One of the first Black officers to lead a Special Forces team in combat will receive the Medal of Honor, the nation’s highest award for bravery on the battlefield, nearly 60 years after he distinguished himself during the Vietnam War.

President Joe Biden telephoned retired Army Col. Paris Davis on Monday “to inform him that he will receive the Medal of Honor for his remarkable heroism during the Vietnam War.”

The White House also said Biden told Davis that he looks forward to hosting him at the White House. A date for the medal ceremony was not immediately announced.

Davis was recommended for the Medal of Honor after he distinguished himself on June 18, 1965, during a pre-dawn raid on a North Vietnamese army camp in Bong Son. A major enemy counterattack followed and wounded every American there.

Davis, who retired as a colonel in 1985, repeatedly sprinted into an open rice paddy to rescue each member of his team, using his pinkie finger to fire his rifle after an enemy grenade shattered his hand, according to the Army Times. His entire team survived the battle.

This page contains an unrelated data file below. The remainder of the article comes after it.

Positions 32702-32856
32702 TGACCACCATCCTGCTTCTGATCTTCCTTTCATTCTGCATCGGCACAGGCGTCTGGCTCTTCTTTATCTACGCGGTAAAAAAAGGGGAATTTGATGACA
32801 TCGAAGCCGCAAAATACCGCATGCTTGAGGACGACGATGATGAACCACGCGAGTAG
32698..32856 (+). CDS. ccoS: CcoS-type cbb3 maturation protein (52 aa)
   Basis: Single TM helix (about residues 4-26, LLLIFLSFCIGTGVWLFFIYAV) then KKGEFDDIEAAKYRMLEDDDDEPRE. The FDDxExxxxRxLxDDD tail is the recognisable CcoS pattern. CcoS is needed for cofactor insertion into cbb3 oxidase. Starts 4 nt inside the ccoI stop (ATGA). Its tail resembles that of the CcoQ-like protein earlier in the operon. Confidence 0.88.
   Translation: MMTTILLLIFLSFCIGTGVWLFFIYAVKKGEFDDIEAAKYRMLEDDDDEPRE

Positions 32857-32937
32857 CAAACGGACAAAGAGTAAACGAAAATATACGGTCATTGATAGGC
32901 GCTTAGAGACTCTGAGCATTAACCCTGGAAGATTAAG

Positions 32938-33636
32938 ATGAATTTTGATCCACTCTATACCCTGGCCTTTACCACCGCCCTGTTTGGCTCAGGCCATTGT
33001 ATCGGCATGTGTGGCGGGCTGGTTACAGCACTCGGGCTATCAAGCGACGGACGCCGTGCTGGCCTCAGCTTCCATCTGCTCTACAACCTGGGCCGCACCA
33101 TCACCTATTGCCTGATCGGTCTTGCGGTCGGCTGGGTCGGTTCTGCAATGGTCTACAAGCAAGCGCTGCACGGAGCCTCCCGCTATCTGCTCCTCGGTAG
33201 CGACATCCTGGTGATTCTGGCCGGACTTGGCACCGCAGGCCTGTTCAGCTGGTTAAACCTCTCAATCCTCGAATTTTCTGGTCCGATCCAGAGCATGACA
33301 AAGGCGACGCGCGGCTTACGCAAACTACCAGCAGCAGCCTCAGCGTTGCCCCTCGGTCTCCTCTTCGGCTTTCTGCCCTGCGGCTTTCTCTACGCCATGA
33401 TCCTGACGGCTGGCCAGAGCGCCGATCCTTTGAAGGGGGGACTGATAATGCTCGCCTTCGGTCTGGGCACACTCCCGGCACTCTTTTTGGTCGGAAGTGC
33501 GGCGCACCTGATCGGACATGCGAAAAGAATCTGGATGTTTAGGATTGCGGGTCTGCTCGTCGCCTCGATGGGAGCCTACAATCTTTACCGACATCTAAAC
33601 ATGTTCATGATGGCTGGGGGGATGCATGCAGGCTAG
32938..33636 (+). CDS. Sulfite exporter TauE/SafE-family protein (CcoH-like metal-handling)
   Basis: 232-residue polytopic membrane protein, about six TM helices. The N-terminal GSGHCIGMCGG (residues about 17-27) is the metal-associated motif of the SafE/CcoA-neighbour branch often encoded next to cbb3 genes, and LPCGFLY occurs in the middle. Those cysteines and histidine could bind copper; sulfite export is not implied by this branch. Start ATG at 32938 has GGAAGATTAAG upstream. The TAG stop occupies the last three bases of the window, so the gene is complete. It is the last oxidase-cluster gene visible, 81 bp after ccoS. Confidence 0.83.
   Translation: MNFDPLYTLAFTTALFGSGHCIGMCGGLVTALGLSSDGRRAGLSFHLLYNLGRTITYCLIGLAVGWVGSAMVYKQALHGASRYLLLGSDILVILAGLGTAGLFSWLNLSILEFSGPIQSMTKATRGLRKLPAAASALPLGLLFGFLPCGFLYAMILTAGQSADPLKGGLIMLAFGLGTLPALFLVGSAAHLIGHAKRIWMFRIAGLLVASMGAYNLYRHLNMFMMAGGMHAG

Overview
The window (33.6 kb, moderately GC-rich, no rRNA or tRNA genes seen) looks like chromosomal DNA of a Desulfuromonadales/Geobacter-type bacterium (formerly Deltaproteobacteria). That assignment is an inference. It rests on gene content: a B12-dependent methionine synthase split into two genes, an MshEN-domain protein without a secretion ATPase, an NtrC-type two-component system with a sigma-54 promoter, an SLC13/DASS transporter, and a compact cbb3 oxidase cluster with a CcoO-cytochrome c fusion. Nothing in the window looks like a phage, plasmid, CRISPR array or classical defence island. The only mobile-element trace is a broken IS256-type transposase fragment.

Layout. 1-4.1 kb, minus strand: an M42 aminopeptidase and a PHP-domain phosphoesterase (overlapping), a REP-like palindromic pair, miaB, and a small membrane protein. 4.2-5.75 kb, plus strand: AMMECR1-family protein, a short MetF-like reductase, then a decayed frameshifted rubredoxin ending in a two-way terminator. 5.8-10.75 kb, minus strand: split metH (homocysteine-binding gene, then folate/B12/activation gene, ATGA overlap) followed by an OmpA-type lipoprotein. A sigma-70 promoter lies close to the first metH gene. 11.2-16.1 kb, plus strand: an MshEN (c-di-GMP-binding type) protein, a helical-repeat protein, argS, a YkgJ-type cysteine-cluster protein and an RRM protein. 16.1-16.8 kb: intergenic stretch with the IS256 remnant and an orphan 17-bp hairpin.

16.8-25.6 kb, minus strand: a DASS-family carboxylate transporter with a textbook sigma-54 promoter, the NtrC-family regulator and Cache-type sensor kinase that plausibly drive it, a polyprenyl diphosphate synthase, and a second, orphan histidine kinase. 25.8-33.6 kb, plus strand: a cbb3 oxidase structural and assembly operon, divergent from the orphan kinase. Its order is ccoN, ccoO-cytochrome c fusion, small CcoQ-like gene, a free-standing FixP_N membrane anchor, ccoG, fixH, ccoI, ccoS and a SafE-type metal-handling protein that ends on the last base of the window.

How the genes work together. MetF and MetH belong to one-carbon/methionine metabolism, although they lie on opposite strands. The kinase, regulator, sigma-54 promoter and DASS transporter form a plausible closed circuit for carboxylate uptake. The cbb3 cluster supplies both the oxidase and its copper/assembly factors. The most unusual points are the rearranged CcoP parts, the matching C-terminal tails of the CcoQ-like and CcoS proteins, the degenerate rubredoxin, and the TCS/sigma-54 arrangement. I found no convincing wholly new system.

The paperwork recommending Davis, who is now in his early 80s, for the Medal of Honor disappeared at least twice, the paper reported. He eventually was awarded a Silver Star Medal, the third-highest military combat medal, but members of Davis’ team have long argued that race was a factor in how his recommendation was handled.

In early 2021, Christopher Miller, then the acting defense secretary, ordered an expedited review of the case. He argued in an opinion column in June 2021 that awarding Davis the Medal of Honor to would address an injustice.

“Some issues in our nation rise above partisanship,” Miller wrote. “The Davis case meets that standard.”

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